Jiamin Wang, Lianmin Luo and Shankun Zhao have contributed equally to this work. Department of Urology, Minimally Invasive Surgery center, The first affiliated Hospital of Guangzhou medical University. Guangdong Key Laboratory of Urology Kangda Road 1, Haizhu District, Guangzhou, Guangdong, China, 510230.

REFERENCES

  • 1
    Montorsi F, Adaikan G, Becher E, Giuliano F, Khoury S, Lue TF, et al. Summary of the recommendations on sexual dysfunctions in men. J Sex Med. 2010;7:3572-88.
  • 2
    Hatzimouratidis K, Amar E, Eardley I, Giuliano F, Hatzichristou D, Montorsi F, et al. Guidelines on male sexual dysfunction: erectile dysfunction and premature ejaculation. Eur Urol. 2010;57:804-14.
  • 3
    La Vignera S, Condorelli RA, Vicari E, D'Agata R, Calogero AE. Endothelial apoptosis decrease following tadalafil administration in patients with arterial ED does not last after its discontinuation. Int J Impot Res. 2011;23:200-5.
  • 4
    Shamloul R, Ghanem H. Erectile dysfunction. Lancet. 2013;381:153-65.
  • 5
    McGwin G Jr. Phosphodiesterase type 5 inhibitor use and hearing impairment. Arch Otolaryngol Head Neck Surg. 2010;136:488-92.
  • 6
    Nishida T, Shimokawa H, Oi K, Tatewaki H, Uwatoku T, Abe K, et al. Extracorporeal cardiac shock wave therapy markedly ameliorates ischemia-induced myocardial dysfunction in pigs in vivo. Circulation. 2004;110:3055-61.
  • 7
    Yan X, Zeng B, Chai Y, Luo C, Li X. Improvement of blood flow, expression of nitric oxide, and vascular endothelial growth factor by low-energy shockwave therapy in random-pattern skin flap model. Ann Plast Surg. 2008;61:646-53.
  • 8
    Birgin E, Gebhardt C, Hetjens S, Fischer S, Rückert F, Reichenberger MA. Extracorporal Shock Wave Therapy Enhances Receptor for Advanced Glycated End-Product-Dependent Flap Survival and Angiogenesis. Ann Plast Surg. 2018;80:424-431.
  • 9
    Vardi Y, Appel B, Kilchevsky A, Gruenwald I. Does low intensity extracorporeal shock wave therapy have a physiological effect on erectile function? Short-term results of a randomized, double-blind, sham controlled study. J Urol. 2012;187:1769-75.
  • 10
    Kitrey ND, Gruenwald I, Appel B, Shechter A, Massarwa O, Vardi Y. Penile Low Intensity Shock Wave Treatment is Able to Shift PDE5i Nonresponders to Responders: A Double-Blind, Sham Controlled Study. J Urol. 2016;195:1550-1555.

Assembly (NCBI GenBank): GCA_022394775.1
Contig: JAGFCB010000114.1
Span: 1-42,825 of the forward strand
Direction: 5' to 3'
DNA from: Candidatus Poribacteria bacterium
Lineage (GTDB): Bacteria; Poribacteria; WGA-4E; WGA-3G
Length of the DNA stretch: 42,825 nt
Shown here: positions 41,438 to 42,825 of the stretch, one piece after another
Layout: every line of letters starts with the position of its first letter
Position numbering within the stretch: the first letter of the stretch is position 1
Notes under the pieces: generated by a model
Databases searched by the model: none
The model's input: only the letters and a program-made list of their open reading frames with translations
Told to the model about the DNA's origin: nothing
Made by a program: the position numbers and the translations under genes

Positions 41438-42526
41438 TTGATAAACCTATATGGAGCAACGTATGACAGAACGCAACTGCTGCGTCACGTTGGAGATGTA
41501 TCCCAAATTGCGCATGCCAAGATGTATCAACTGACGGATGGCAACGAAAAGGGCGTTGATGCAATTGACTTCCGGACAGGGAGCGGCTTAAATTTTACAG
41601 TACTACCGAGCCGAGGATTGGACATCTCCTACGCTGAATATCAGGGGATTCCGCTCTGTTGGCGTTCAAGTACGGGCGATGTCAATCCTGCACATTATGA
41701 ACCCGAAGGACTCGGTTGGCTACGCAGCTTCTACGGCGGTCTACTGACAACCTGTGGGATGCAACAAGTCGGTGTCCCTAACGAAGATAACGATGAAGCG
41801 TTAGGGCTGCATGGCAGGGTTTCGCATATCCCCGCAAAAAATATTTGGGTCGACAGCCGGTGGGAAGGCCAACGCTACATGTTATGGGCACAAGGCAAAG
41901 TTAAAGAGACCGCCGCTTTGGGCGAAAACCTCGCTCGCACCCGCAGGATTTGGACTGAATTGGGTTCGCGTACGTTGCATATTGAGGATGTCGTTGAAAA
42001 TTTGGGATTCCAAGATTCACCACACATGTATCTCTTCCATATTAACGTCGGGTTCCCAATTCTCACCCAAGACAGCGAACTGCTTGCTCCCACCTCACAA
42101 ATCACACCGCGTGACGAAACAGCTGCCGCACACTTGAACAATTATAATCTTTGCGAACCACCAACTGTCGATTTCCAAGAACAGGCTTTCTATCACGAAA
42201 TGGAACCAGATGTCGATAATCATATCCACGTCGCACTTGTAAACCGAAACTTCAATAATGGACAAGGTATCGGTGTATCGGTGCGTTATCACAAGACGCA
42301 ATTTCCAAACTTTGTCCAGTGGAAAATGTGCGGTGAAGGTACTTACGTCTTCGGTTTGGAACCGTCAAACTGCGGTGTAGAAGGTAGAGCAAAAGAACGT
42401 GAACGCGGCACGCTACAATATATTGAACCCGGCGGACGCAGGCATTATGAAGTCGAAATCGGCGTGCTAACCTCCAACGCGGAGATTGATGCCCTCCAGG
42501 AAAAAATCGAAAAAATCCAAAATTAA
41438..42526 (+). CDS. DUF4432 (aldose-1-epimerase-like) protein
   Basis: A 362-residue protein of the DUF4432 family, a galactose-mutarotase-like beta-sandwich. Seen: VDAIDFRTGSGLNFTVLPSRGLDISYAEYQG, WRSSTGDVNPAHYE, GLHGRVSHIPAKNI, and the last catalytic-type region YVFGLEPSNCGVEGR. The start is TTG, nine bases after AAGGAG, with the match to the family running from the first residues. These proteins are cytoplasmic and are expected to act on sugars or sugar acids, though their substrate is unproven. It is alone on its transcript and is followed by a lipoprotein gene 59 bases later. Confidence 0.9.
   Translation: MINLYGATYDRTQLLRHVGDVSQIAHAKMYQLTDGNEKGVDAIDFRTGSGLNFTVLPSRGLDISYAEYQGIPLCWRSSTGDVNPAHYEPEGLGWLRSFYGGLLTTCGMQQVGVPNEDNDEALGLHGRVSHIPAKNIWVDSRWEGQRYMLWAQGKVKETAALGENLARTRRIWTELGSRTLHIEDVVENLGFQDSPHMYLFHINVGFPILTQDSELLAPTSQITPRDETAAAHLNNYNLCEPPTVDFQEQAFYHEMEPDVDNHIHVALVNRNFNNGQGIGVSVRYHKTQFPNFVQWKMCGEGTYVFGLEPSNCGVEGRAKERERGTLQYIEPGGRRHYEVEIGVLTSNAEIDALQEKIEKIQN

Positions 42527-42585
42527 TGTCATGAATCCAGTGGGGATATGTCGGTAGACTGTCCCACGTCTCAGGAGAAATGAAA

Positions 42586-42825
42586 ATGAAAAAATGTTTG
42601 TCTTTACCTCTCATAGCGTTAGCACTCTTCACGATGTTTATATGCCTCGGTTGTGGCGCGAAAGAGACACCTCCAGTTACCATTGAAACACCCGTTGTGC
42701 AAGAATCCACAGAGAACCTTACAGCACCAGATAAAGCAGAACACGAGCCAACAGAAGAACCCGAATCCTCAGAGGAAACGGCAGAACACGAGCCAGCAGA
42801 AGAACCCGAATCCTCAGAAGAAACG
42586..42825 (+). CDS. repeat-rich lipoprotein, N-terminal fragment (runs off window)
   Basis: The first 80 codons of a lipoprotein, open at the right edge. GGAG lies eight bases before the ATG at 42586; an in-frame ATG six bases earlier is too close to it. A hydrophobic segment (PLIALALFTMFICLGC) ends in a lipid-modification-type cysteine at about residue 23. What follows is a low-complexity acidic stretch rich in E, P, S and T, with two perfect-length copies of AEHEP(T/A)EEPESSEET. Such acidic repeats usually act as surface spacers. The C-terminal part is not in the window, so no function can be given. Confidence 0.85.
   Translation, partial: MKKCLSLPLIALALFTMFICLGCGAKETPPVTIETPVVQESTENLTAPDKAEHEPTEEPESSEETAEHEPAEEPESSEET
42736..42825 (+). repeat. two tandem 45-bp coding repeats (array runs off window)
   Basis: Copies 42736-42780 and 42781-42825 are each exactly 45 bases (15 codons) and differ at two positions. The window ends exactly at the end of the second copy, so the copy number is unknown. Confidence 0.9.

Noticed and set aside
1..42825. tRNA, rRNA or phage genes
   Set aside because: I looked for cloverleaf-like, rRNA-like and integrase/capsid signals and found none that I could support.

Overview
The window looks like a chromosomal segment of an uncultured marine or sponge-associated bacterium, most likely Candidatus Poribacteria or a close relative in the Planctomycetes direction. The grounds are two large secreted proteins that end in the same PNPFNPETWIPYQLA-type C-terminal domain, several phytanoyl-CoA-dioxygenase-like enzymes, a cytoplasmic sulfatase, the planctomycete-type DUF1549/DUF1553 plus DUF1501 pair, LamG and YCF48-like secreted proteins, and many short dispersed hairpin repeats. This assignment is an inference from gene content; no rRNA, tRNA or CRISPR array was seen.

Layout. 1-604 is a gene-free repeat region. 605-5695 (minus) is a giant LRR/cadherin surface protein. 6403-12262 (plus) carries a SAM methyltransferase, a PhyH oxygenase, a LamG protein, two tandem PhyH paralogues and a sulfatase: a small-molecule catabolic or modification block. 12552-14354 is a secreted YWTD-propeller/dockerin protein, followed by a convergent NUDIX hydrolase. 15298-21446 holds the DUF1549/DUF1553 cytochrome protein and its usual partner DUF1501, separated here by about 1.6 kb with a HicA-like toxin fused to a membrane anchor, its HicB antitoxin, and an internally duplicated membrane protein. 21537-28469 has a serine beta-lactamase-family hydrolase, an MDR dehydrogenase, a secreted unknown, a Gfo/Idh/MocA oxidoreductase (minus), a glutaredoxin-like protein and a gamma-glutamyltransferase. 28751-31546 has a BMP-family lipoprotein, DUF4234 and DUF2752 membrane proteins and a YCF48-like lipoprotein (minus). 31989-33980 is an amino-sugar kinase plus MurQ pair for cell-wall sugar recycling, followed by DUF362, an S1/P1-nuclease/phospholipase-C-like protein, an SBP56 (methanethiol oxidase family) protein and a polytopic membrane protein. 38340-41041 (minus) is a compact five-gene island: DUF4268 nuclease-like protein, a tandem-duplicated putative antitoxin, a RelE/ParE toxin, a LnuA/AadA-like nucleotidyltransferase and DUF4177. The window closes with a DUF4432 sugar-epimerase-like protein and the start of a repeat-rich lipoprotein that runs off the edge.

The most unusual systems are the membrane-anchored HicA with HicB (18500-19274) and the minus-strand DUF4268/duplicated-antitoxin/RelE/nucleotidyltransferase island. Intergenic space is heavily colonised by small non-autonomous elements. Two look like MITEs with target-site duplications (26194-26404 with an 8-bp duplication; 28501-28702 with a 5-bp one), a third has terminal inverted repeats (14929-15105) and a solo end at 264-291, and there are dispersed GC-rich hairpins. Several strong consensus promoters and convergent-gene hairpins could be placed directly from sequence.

• 11
    Yee CH, Chan ES, Hou SS, Ng CF. Extracorporeal shockwave therapy in the treatment of erectile dysfunction: a prospective, randomized, double-blinded, placebo controlled study. Int J Urol. 2014;21:1041-5.
  • 12
    Olsen AB, Persiani M, Boie S, Hanna M, Lund L. Can low-intensity extracorporeal shockwave therapy improve erectile dysfunction? A prospective, randomized, double-blind, placebo-controlled study. Scand J Urol. 2015;49:329-33.
  • 13
    Srini VS, Reddy RK, Shultz T, Denes B. Low intensity extracorporeal shockwave therapy for erectile dysfunction: a study in an Indian population. Can J Urol. 2015;22:7614-22.
  • 14
    Aicher A, Heeschen C, Sasaki K, Urbich C, Zeiher AM, Dimmeler S. Low-energy shock wave for enhancing recruitment of endothelial progenitor cells: a new modality to increase efficacy of cell therapy in chronic hind limb ischemia. Circulation. 2006;114:2823-30.
  • 15
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  • FUNDING
    This work was supported by the grants from the construction of a high-level university of Guangzhou medical university (no.160 (2017), high level university construction). And Department of Urology, Minimally Invasive Surgery center, The first affiliated Hospital of Guangzhou medical University. Guangdong Key Laboratory of Urology (2010A060801016).

Publication Dates

  • Publication in this collection
    11 Sept 2020
  • Date of issue
    Nov-Dec 2020

History

  • Received
    10 June 2019
  • Accepted
    16 Dec 2019
  • Published
    20 Apr 2020